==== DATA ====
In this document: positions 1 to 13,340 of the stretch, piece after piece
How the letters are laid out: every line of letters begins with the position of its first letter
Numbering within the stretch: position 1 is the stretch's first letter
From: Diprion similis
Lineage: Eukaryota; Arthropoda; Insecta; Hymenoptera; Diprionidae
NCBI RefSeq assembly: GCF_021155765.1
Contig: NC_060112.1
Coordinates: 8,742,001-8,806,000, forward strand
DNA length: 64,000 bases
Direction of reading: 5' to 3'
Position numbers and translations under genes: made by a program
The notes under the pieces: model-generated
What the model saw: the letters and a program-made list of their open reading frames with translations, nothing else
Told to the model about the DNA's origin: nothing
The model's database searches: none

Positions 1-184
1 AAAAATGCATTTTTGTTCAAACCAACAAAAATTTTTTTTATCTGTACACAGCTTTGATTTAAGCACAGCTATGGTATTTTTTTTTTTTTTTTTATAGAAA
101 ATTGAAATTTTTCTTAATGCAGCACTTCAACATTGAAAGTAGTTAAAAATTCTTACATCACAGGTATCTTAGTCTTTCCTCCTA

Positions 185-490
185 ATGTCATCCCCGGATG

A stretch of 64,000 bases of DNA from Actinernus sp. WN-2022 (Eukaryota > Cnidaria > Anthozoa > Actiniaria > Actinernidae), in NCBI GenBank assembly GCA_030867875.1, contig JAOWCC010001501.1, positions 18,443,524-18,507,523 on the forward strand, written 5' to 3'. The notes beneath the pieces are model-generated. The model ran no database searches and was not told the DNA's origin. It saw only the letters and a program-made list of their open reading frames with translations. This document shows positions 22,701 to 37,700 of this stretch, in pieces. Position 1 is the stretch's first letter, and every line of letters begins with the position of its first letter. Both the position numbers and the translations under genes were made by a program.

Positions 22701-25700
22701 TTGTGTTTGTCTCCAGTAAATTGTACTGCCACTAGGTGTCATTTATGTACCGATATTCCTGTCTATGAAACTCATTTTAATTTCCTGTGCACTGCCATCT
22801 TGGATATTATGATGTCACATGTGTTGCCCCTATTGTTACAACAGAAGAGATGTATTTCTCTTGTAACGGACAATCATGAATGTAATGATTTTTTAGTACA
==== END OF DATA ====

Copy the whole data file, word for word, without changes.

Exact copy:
In this document: positions 1 to 13,340 of the stretch, piece after piece
How the letters are laid out: every line of letters begins with the position of its first letter
Numbering within the stretch: position 1 is the stretch's first letter
From: Diprion similis
Lineage: Eukaryota; Arthropoda; Insecta; Hymenoptera; Diprionidae
NCBI RefSeq assembly: GCF_021155765.1
Contig: NC_060112.1
Coordinates: 8,742,001-8,806,000, forward strand
DNA length: 64,000 bases
Direction of reading: 5' to 3'
Position numbers and translations under genes: made by a program
The notes under the pieces: model-generated
What the model saw: the letters and a program-made list of their open reading frames with translations, nothing else
Told to the model about the DNA's origin: nothing
The model's database searches: none

Positions 1-184
1 AAAAATGCATTTTTGTTCAAACCAACAAAAATTTTTTTTATCTGTACACAGCTTTGATTTAAGCACAGCTATGGTATTTTTTTTTTTTTTTTTATAGAAA
101 ATTGAAATTTTTCTTAATGCAGCACTTCAACATTGAAAGTAGTTAAAAATTCTTACATCACAGGTATCTTAGTCTTTCCTCCTA

Positions 185-490
185 ATGTCATCCCCGGATG

A stretch of 64,000 bases of DNA from Actinernus sp. WN-2022 (Eukaryota > Cnidaria > Anthozoa > Actiniaria > Actinernidae), in NCBI GenBank assembly GCA_030867875.1, contig JAOWCC010001501.1, positions 18,443,524-18,507,523 on the forward strand, written 5' to 3'. The notes beneath the pieces are model-generated. The model ran no database searches and was not told the DNA's origin. It saw only the letters and a program-made list of their open reading frames with translations. This document shows positions 22,701 to 37,700 of this stretch, in pieces. Position 1 is the stretch's first letter, and every line of letters begins with the position of its first letter. Both the position numbers and the translations under genes were made by a program.

Positions 22701-25700
22701 TTGTGTTTGTCTCCAGTAAATTGTACTGCCACTAGGTGTCATTTATGTACCGATATTCCTGTCTATGAAACTCATTTTAATTTCCTGTGCACTGCCATCT
22801 TGGATATTATGATGTCACATGTGTTGCCCCTATTGTTACAACAGAAGAGATGTATTTCTCTTGTAACGGACAATCATGAATGTAATGATTTTTTAGTACA